Hotspots represent a baby step to closing our digital divide

Many of the emergency responses to closing the digital divide amid the COVID-19 crisis have been tied to schools. For example, policymakers have coordinated with schools to disperse hotspots and devices to school-age children. While these actions are important, especially as distance learning becomes even more of a norm, our long-term approach to closing the digital divide should target children at even younger ages. Indeed, we should be addressing the digital divide at birth by providing new families with a prepaid mobile hotspot.

Governments have recognized that income inequality has an unfortunate impact from the moment a child enters the world. The provision of a hotspot can feed two birds with one scone by simultaneously addressing the differences in care afforded to different mothers as well as the differences in access to the internet. Communities of color and those experiencing financial insecurity tend to have lower rates of broadband access. For example, in San Francisco, 100% of residents with more than $200,000 in income use the internet at home, while that rate is just 71% for those with less than $25,000. Similarly, 96% of white San Franciscans use the internet at home, compared to just 81% of the Black population in the city.

What’s a hotspot got to do with raising a baby? In our increasingly virtual world, access to high-speed internet is as much a matter of health as it is of economic empowerment, especially for new parents. Most moms don’t receive the postnatal care they need to get off to their best start with a new child, but access to the internet and a government-supported jump-start can help them.

The first 12 weeks after birth — commonly referred to as the fourth trimester — are essential to the physical and mental health of moms and babies alike. For example, one in seven moms require assistance with postpartum depression. Left untreated, this depression can have long-term negative effects on a young family’s well-being, such as increased substance abuse and higher rates of suicide in mothers. Despite these troubling outcomes, there is a woeful lack of discussion and study regarding the fourth trimester.

Our newfound appreciation for telemedicine and telehealth, accelerated by COVID-19, can correct this inadequate approach to the first weeks of a child’s life so long as families have adequate internet connection. With high-speed internet, parents can obtain high-quality and reasonably priced check-ins with health care professionals and mental health providers. As an added benefit, these televisits come without the costs typically associated with in-person visits such as gas, child care for other kids and time away from work.

Ensuring that every parent can connect virtually with their doctors and psychiatrists can right the wrongs caused by the digital divide and income inequality. Case in point: women of color and low-income mothers are far more likely to suffer from postpartum depression, but they are less likely to receive care. Providing a hotspot to every new parent won’t immediately close our society’s digital gulfs, but doing so will nevertheless mark baby steps in closing the digital divide.

Organizations focused on digital inclusion commonly refer to the digital divide as a three-legged stool: access to the internet, digital literacy and devices such as laptops. The latter is a particularly important and costly leg of the stool — parents that solely rely on their phones to access the internet may have a harder time providing for their little ones. “Mobile-only” parents are less likely to apply for jobs and more likely to miss out on receiving social support services to which they are entitled. Hopefully future newborn kits will include the devices, such as laptops, required to close other aspects of the digital divide.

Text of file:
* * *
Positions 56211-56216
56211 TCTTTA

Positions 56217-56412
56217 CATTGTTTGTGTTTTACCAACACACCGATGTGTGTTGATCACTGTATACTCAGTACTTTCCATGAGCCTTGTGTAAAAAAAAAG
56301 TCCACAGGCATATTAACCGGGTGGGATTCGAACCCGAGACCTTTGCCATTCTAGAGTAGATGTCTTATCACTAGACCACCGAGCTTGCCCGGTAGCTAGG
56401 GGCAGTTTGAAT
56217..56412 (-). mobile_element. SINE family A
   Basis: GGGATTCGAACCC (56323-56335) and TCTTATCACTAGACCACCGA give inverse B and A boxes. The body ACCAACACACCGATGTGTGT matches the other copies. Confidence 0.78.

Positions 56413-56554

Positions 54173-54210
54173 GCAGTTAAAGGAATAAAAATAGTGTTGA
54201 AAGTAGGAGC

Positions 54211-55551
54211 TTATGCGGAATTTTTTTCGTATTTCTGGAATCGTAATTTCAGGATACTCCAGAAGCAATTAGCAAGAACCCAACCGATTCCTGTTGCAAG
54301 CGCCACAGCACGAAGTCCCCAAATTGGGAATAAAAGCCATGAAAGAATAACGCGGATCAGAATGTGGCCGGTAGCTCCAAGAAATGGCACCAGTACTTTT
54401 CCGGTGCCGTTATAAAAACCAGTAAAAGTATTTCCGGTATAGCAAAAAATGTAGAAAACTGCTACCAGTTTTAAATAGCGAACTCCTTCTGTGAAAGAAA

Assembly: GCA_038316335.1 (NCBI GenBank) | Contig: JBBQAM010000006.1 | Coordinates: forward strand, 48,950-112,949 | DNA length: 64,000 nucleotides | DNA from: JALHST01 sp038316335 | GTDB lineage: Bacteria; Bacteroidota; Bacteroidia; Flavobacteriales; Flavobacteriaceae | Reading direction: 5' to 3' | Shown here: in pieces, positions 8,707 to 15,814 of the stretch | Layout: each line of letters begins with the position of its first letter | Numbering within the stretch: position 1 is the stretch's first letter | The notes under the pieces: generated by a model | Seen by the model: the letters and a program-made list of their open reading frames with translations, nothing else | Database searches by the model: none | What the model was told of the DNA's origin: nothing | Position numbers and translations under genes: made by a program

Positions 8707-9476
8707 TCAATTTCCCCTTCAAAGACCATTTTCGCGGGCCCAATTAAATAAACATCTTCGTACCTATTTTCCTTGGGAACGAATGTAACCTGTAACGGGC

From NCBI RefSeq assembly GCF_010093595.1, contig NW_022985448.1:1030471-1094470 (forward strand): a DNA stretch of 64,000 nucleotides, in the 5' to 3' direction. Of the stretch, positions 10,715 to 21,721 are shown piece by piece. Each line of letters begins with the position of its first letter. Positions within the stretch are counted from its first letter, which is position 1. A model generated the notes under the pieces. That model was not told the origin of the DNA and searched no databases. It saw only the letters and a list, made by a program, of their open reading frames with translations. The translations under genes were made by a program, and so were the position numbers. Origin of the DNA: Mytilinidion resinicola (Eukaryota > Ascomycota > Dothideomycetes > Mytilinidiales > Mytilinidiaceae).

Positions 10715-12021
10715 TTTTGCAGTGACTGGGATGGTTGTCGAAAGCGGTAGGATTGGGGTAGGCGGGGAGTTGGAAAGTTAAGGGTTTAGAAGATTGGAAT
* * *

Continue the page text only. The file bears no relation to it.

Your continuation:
Thankfully, a newborn kit equipped with a prepaid hotspot can still shore up two of the stool’s legs: internet access and digital literacy. Handing out hotspots can reduce disparate levels of digital literacy by giving parents more experience using technology to access critical services to raise their child. Helping all families develop these digital skills will generate decades of positive externalities, such as improving children’s self-esteem, increasing their academic potential and, later, their professional prospects.

This work cannot wait for when a baby becomes a child or even a toddler. It’s too late to start talking about the difference in internet access and digital literacy when kids start formal education. Every day in which a young child lacks the legs of the digital stool is a day they are less able to explore their interests, encounter new information and more rapidly develop digital skills.

Finally, a mobile hotspot in the hands of every mother can aid the government in creating a new market for tech to dive into: new apps, games, training and other innovations that can help parents of all backgrounds ease into parenthood in the healthiest way possible. It’s basic economics: New demand requires new supply. This is especially true when it comes to infrastructure — there’s a long track record of the government laying foundational pieces of infrastructure (such as the national highway system) that then spur economic development and societal flourishing.

Hotspots are a lot smaller and less costly than a highway, so it’s about time we make the connectivity it provides a part of every childhood. Whether it’s a boy or it’s a girl, every parent should also be welcoming a new source of internet connectivity into their world.

Kevin Frazier is a student at UC Berkeley School of Law and the founder of No One Left Offline.

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